5. bbeventer

    bbeventer Illinois 2016
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    I agree that anything dealing with customer service will help on your apps. I know one of the critiques I got on my apps was that I did not have a lot of employment experience outside of the animal field.
     
  6. petdrhpful2015

    petdrhpful2015 VMRCVM c/o 2015
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    I think the committees wants to see well-rounded applicants, not just people that get experience because they "have to." Getting outside experience also shows them that you know, after experiencing other jobs, that you still want to be a vet. As long as you don't neglect the vet experience (which you haven't), I don't think it will take away from you application. Definitely include somewhere in the app what you gained from the experience as it relates to vet med (if you can get it in there somewhere).
     
  7. Lissarae06

    Lissarae06 Insert Veterinarian Badge Here
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    Working in a non-vet field shouldn't hurt you. Like the others have said, it will show that you are well-rounded. I worked as a temp for the state one summer. It got brought up in my interviews. I was able to confidently say that that one summer was enough to convince me that I'm not cut out for an office job lol. Working there solidified my decision to go into vet med. If it makes financial sense to do it over driving, using gas, etc. then do it!
     
  8. vacavet

    vacavet K-State CVM Class of 2015

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    When I was in high school I worked for little over a year at a local burger joint. I put it on my application and kinda forgot it was there. When I went to interview at WSU the first thing they asked was what did you learn working at Ikeda's Tasty Burger. So even if it seems unrelated, the customer service interactions really are important to the commitee and I don't think diversity can hurt your application if you are getting all the hours you want.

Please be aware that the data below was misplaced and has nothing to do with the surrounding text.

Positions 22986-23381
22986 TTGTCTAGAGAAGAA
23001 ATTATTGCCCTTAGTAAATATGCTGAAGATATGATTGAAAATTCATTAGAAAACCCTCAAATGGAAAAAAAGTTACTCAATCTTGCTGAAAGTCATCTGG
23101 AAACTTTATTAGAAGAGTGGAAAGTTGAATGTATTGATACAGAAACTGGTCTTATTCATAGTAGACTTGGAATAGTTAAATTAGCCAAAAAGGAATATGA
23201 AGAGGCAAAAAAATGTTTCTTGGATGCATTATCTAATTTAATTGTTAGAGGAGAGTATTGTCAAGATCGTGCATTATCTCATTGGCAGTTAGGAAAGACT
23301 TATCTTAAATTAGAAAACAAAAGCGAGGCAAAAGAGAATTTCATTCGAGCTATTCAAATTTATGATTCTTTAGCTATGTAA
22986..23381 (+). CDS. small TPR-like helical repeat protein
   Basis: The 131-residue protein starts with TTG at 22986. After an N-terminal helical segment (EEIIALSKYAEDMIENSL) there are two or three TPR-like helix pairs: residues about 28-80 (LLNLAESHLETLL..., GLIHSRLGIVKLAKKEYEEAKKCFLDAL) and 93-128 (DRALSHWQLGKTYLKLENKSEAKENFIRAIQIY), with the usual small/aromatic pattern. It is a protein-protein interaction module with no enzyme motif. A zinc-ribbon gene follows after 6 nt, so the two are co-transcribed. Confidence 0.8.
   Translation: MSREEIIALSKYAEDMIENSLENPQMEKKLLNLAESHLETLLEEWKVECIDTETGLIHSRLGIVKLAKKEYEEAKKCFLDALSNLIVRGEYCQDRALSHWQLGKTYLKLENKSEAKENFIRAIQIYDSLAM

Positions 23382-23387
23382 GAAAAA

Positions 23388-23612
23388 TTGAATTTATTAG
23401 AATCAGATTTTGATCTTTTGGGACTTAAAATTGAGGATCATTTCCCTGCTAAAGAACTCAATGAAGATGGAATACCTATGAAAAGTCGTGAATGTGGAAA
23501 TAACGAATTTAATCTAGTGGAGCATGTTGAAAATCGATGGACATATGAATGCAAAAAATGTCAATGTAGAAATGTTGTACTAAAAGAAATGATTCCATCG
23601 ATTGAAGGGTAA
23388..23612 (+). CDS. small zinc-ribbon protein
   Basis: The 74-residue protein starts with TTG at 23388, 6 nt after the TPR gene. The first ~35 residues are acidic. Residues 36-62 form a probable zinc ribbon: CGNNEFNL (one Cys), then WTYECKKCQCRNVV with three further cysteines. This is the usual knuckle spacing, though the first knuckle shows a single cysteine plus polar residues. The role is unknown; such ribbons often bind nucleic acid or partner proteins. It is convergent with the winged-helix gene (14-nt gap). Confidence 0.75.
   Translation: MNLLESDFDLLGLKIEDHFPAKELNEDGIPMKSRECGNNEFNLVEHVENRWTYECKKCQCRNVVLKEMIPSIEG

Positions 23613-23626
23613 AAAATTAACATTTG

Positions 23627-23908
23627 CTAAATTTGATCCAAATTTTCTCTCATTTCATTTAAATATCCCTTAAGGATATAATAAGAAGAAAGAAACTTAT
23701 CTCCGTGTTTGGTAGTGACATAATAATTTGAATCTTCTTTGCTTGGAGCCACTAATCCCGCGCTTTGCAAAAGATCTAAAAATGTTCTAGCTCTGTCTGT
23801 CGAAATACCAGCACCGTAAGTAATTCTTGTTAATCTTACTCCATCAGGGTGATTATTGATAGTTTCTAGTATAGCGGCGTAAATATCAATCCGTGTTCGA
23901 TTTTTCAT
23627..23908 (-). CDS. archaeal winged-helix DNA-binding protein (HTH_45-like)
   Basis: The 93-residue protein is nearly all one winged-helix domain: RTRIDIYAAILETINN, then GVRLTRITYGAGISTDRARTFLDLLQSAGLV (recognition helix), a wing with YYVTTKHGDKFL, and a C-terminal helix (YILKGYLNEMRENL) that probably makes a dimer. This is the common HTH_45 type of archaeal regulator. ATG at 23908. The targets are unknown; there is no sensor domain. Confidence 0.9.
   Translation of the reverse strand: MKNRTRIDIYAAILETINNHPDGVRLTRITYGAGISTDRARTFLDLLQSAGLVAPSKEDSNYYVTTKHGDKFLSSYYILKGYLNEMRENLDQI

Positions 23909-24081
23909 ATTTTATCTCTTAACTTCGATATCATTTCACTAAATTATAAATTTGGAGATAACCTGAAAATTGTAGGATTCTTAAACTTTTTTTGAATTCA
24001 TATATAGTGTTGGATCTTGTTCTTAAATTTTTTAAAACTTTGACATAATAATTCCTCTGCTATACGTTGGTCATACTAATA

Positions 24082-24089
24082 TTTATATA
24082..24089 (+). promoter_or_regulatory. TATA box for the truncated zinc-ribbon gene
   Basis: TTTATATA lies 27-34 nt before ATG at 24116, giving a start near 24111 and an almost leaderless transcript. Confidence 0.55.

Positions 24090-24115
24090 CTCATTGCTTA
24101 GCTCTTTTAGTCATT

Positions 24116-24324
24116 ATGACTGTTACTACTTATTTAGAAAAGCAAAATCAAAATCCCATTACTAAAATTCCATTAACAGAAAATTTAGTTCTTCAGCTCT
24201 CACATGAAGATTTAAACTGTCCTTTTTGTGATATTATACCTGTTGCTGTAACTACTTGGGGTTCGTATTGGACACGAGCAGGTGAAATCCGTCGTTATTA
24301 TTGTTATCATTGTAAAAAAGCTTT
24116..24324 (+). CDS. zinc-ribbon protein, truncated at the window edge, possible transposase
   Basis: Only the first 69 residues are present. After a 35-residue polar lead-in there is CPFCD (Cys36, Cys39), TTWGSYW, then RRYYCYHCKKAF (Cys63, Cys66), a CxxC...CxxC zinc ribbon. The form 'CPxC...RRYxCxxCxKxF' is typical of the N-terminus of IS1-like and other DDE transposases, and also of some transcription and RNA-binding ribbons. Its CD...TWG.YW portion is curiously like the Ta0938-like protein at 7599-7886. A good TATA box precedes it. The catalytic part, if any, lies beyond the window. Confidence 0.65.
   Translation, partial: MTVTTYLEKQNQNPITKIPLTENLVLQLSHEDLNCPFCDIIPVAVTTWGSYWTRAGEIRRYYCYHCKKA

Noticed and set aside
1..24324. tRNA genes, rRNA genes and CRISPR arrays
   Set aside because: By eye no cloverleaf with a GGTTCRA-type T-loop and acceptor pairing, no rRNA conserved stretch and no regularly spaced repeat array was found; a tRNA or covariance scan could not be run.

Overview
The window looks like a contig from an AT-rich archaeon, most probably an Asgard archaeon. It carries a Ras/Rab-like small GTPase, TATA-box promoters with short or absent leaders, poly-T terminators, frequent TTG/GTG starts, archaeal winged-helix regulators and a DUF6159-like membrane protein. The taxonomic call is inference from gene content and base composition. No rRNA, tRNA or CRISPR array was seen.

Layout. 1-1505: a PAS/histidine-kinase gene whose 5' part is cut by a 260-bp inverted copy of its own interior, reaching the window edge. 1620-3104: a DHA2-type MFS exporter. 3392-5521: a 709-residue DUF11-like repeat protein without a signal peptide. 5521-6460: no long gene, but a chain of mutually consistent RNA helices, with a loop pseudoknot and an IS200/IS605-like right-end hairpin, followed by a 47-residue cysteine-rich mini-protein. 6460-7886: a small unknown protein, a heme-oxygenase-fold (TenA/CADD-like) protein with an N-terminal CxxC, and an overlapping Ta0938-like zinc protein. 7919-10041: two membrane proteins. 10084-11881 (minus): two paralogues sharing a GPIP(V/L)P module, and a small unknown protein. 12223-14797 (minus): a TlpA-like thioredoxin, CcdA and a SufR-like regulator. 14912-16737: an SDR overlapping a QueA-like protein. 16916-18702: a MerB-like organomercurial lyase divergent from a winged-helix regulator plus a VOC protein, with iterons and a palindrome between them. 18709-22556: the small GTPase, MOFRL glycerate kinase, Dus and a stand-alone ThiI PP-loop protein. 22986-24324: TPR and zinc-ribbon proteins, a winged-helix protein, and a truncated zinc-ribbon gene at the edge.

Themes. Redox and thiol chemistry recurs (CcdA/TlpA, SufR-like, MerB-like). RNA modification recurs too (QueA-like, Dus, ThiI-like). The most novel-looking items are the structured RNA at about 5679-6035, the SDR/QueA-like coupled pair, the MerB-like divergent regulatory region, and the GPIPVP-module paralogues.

9. antrl

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    I've been working in food service since I was 16 and although the money is pretty good (8.25/hr), I am really looking for a job that pertains to veterinary medicine. The only problem is that I probably can't work during the school year (because I can't have a car on campus) and have no clue on how to even go about getting a job with a vet. Do I need more experience working with animals before I get a job with a vet? If so where should I even start? Even if it's part time and I still have to work in food service full time to pay for college books and other expenses, I can deal with that. It is really more about getting experience than money (but getting at least some money would make getting experience tremendously easier). I am just really tired of choosing between getting experience and making money. I would REALLY appreciate input. Thanks so much. I am going to my sophomore at college btw.
     
  10. petdrhpful2015